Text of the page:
How would you find the volume of a solid rotating about y-axis if you were not given f(x)?, or better yet, how would you come up with the equation of f(x)?

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- Feb 29th 2008, 09:34 AMch2kb0xvolume of solid without f(x)
How would you find the volume of a solid rotating about y-axis if you were not given f(x)?, or better yet, how would you come up with the equation of f(x)?

- Feb 29th 2008, 09:56 AMgalactus
You could use various points(x and y coordinates)and implement the proper regression analysis to find an equation. Then revolve.

There are linear regressions, cubic regressions, quartic and quintic regressions, exponential, etc.

A lot of the calculators do these analyses.

For example, suppose we had x values, respectively, of 0,1,2,3,4

y values of 0,2,5,7,11

I ran these through my calculator and got an equation of

$\displaystyle y=\frac{5}{24}x^{4}-\frac{19}{12}x^{3}+\frac{91}{24}x^{2}-\frac{5}{12}x$

Hope this helps a little. - Feb 29th 2008, 10:12 AMch2kb0x
ohh ok,

how would I enter values into my TI-83 to find an equation?

or does it only work with TI-89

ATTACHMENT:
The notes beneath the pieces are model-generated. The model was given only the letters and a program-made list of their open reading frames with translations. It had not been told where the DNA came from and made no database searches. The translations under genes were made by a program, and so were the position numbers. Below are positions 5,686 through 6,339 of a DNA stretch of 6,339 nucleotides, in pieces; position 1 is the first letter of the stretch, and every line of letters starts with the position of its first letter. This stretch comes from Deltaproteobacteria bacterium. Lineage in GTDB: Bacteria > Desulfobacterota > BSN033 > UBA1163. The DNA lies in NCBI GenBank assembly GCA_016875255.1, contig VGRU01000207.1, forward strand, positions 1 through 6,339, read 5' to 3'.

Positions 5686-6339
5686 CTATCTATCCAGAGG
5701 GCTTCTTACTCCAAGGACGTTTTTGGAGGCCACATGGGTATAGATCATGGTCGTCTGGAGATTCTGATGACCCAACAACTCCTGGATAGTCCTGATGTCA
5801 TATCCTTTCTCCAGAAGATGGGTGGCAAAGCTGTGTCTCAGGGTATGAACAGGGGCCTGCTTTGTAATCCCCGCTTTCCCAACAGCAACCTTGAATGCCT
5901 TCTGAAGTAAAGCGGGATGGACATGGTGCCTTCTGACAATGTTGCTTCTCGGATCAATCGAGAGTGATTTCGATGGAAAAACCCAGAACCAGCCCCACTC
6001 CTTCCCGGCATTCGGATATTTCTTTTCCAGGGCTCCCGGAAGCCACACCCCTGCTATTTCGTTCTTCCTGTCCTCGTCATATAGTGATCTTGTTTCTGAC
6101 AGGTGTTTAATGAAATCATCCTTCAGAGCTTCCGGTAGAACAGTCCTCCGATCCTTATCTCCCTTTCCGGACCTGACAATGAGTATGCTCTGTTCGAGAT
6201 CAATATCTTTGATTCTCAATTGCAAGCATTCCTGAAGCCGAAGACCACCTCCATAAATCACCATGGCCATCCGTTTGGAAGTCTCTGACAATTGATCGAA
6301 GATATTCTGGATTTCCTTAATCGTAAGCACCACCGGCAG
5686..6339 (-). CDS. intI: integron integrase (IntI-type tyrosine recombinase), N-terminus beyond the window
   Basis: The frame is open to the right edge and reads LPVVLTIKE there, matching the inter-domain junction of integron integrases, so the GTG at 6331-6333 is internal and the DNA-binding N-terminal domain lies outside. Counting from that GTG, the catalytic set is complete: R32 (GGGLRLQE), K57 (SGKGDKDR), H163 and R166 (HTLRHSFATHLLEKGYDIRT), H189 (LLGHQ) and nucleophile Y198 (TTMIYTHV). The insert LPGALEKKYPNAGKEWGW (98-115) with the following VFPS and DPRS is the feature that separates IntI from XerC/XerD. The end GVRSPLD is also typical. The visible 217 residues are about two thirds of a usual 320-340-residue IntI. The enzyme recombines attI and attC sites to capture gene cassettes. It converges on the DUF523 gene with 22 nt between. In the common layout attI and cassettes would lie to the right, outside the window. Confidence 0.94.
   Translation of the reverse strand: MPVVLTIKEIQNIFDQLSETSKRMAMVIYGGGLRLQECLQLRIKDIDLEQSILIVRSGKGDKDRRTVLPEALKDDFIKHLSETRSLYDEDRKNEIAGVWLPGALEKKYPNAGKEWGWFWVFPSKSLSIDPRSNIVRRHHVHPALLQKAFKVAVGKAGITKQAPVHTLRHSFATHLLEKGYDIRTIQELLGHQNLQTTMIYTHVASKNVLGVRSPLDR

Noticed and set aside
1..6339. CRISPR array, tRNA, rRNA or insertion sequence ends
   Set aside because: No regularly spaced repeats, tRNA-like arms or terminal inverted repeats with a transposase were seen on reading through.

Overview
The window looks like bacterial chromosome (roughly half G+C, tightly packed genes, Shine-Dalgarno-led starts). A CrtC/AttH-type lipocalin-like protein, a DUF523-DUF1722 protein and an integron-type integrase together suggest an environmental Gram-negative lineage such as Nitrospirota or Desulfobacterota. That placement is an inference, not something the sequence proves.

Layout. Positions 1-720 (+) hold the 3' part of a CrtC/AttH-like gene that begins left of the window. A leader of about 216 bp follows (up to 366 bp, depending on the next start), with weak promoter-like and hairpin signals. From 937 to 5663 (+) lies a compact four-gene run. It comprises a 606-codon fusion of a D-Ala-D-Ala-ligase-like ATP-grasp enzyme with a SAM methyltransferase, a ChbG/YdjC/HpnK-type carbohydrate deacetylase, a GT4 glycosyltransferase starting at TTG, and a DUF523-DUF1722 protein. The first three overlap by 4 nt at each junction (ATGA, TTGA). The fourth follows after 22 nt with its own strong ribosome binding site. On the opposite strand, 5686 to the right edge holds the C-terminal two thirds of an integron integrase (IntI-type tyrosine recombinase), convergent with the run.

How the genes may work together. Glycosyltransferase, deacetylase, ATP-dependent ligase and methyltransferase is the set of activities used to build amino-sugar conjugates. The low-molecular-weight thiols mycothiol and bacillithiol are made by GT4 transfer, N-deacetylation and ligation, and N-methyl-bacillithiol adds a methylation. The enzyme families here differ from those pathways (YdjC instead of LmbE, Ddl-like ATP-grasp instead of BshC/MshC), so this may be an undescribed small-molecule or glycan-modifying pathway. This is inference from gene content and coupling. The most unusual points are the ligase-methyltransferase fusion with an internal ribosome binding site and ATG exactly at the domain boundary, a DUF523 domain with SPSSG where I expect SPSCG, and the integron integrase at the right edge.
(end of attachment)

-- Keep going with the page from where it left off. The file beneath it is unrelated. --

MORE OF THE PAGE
I mean, I know how to plot the data, but i'm not sure if TI-83 is capable of producing an equation.

If not, how would I derive an equation based on the x,y values? - Feb 29th 2008, 10:59 AMgalactus
You need some sort of tech to derive the equation. Even a simple linear regression is rather cumbersome, let alone anything higher. I don't know if an 83 will do it or not. I use a Voyage 200 and a TI-92. They certainly do. The 89 will. If you have Excel, it will do it.

If you can gain access to an 89 or Excel, let me know and I can show you the steps. - Feb 29th 2008, 11:20 AMearboth
- Feb 29th 2008, 11:27 AMgalactus
There ya' go. I wasn't sure if an 83 would or not. Now we know. That is exactly what my Voyage 200 gave me except I converted to fractions to make it look better.

- Feb 29th 2008, 05:03 PMch2kb0x
thank you so much, both of you. thanks.